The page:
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Published: March 3rd 2015
Rich in culture and beautiful cobblestone streets, St. Augustine has been on my “must-visit” list for quite some time. As a Floridian myself I find that it is often too easy to overlook a lot of activities and places that are deemed touristy; I live here year-round and always assume that I’ll have plenty of time to explore my own backyard when snowbirds and northerners attempting to escape the frigid cold aren’t flocking to bask in the sun. Recently, I made the drive from Tampa to St. Augustine and would recommend this quaint, yet beautiful town to anyone interested in exploring and learning more about the history of the Sunshine State.
After just a three and a half hour drive, I found myself in a town unlike any other I’ve visited in Florida. Two friends and I checked into our hotel, and immediately took off on foot towards many of the main attractions the town has to offer. Each of the streets in the town’s center are lined with small shops owned by locals, and no two were the same. Some shops held homemade soaps and candles, while others showcased hand blown glass and sculptures. Different restaurants with homemade cuisine were also spread throughout the town, including gourmet waffle shops and a hole in the wall taco joint selling the best burrito I had ever eaten.
There were several different historical sites we decided to visit during our weekend vacation. First on the list was Castillo de San Marcos, a national monument that has been standing for more than 450 years, making it the oldest masonry fort in the country. After purchasing tickets, we had access to the entire fort. There were extremely informative descriptions located in each room, giving insight into the daily lives of the soldiers who once lived in and defended the fort, as well as how it was constructed.
Within walking distance from the fort was Flagler College, which is a beautiful university that was originally constructed to serve as a luxury hotel. Sometime in the 1960’s it was converted into a liberal arts college and has been that way ever since. Though we didn’t have access to the majority of the school, as it’s sectioned off so visitors aren’t able to disturb students and classes, the entire building is a work of art. I marveled at the ornate ceiling in the main lobby, as well as the fountains in the courtyard of the school. Quite a bit of construction was taking place during our visit, so I am certainly looking forward to a return visit so that I can check out everything the university has to offer.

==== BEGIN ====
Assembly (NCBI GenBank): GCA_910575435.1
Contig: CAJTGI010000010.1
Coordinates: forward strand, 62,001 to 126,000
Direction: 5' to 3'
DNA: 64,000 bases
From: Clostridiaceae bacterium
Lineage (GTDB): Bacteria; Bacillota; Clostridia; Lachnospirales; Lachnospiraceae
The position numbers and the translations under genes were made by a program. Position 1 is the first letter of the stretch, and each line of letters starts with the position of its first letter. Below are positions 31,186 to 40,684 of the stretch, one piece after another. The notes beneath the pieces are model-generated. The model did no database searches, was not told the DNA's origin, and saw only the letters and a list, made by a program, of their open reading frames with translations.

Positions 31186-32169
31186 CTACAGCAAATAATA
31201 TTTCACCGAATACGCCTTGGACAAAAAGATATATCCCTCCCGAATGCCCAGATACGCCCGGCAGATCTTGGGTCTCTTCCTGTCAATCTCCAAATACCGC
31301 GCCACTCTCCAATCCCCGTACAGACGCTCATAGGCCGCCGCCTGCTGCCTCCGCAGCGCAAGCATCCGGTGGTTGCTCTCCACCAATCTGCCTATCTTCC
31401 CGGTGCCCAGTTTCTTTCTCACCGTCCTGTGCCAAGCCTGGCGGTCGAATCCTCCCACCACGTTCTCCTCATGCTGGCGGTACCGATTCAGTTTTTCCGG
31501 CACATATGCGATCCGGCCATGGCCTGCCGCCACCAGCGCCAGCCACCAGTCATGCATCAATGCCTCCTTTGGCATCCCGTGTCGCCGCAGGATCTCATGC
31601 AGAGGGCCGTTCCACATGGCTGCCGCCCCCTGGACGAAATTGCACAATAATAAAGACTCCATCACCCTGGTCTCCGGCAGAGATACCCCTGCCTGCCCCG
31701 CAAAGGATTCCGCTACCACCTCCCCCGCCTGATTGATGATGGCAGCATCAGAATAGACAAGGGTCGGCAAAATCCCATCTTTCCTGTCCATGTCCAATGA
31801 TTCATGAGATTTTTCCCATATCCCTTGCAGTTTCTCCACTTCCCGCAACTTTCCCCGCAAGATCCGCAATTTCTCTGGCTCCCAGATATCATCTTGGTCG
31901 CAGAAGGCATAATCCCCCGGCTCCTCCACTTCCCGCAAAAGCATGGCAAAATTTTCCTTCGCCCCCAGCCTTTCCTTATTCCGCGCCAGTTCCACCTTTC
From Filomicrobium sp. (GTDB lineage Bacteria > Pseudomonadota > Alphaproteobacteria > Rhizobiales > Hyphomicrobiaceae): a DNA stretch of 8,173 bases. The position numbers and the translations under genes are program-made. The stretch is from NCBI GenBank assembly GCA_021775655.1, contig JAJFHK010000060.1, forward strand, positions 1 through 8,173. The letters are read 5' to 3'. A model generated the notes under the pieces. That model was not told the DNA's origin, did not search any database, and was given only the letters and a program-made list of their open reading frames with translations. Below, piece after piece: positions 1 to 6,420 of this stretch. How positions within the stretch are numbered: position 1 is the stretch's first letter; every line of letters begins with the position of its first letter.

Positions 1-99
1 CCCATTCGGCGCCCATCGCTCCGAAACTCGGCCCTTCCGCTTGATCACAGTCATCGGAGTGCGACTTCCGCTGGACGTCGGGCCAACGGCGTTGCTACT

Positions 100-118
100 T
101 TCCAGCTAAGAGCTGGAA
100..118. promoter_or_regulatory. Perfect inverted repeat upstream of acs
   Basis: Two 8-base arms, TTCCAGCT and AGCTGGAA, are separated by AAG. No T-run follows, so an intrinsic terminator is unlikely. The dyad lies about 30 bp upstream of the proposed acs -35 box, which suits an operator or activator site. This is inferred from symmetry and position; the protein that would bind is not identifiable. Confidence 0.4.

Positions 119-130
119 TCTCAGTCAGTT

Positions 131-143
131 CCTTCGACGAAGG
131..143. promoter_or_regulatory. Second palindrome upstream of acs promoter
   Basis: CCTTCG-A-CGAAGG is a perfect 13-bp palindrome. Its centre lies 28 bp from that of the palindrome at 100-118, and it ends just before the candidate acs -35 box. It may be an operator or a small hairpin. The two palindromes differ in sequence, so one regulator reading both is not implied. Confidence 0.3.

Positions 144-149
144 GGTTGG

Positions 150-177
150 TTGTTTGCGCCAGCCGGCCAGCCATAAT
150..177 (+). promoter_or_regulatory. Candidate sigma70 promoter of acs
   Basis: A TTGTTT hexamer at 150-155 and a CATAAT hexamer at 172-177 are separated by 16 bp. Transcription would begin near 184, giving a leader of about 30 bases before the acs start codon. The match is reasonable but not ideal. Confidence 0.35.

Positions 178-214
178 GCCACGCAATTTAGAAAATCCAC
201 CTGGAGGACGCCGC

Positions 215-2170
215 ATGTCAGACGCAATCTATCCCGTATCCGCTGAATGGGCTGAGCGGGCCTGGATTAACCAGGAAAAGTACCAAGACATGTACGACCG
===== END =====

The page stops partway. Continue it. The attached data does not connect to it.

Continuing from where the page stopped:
Yet another stop we made was to the St. Augustine Lighthouse and Museum. Though a little further out from the heart of the town, it was certainly worth the quick drive. After climbing the 219 winding steps in the lighthouse, I had breathtaking views of the entire town before me. I was standing in the first lighthouse built in St. Augustine, designed to help keep ships safe from becoming wreckage while traveling along the coast. I also explored the lighthouse keeper’s home, which features original wallpaper, furniture, and artwork.
St. Augustine and its inhabitants are dedicated to keeping the history of the town alive. I was welcomed kindly and no one was hesitant to share a quick ghost story or explain the history behind all of the monuments in the city. While I only got a quick glimpse into what St. Augustine is like, I was able to tell how rich in culture it is, and I can’t wait to come back sometime soon.
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